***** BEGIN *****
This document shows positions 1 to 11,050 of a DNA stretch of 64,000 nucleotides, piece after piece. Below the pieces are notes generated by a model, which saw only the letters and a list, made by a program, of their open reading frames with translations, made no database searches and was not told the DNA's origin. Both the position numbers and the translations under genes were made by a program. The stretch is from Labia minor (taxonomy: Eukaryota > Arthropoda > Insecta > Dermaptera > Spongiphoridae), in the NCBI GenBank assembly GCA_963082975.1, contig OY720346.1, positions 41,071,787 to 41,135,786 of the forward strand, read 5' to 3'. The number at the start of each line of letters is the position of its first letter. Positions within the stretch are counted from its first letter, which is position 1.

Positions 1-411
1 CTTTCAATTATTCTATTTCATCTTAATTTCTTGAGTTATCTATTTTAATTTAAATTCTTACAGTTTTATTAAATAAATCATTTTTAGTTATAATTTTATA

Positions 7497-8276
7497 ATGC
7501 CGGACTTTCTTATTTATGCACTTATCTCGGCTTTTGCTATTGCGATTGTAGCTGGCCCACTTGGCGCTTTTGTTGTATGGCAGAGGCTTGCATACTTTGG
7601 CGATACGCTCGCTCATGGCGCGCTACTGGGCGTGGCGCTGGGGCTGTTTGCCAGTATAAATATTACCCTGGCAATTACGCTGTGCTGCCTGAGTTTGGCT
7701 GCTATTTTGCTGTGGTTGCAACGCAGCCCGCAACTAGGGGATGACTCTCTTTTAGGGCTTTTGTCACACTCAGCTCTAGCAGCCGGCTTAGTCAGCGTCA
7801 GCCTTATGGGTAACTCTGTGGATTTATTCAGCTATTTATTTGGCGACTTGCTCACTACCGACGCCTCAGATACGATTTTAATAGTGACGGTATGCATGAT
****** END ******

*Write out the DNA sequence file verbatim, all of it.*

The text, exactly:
This document shows positions 1 to 11,050 of a DNA stretch of 64,000 nucleotides, piece after piece. Below the pieces are notes generated by a model, which saw only the letters and a list, made by a program, of their open reading frames with translations, made no database searches and was not told the DNA's origin. Both the position numbers and the translations under genes were made by a program. The stretch is from Labia minor (taxonomy: Eukaryota > Arthropoda > Insecta > Dermaptera > Spongiphoridae), in the NCBI GenBank assembly GCA_963082975.1, contig OY720346.1, positions 41,071,787 to 41,135,786 of the forward strand, read 5' to 3'. The number at the start of each line of letters is the position of its first letter. Positions within the stretch are counted from its first letter, which is position 1.

Positions 1-411
1 CTTTCAATTATTCTATTTCATCTTAATTTCTTGAGTTATCTATTTTAATTTAAATTCTTACAGTTTTATTAAATAAATCATTTTTAGTTATAATTTTATA

Positions 7497-8276
7497 ATGC
7501 CGGACTTTCTTATTTATGCACTTATCTCGGCTTTTGCTATTGCGATTGTAGCTGGCCCACTTGGCGCTTTTGTTGTATGGCAGAGGCTTGCATACTTTGG
7601 CGATACGCTCGCTCATGGCGCGCTACTGGGCGTGGCGCTGGGGCTGTTTGCCAGTATAAATATTACCCTGGCAATTACGCTGTGCTGCCTGAGTTTGGCT
7701 GCTATTTTGCTGTGGTTGCAACGCAGCCCGCAACTAGGGGATGACTCTCTTTTAGGGCTTTTGTCACACTCAGCTCTAGCAGCCGGCTTAGTCAGCGTCA
7801 GCCTTATGGGTAACTCTGTGGATTTATTCAGCTATTTATTTGGCGACTTGCTCACTACCGACGCCTCAGATACGATTTTAATAGTGACGGTATGCATGAT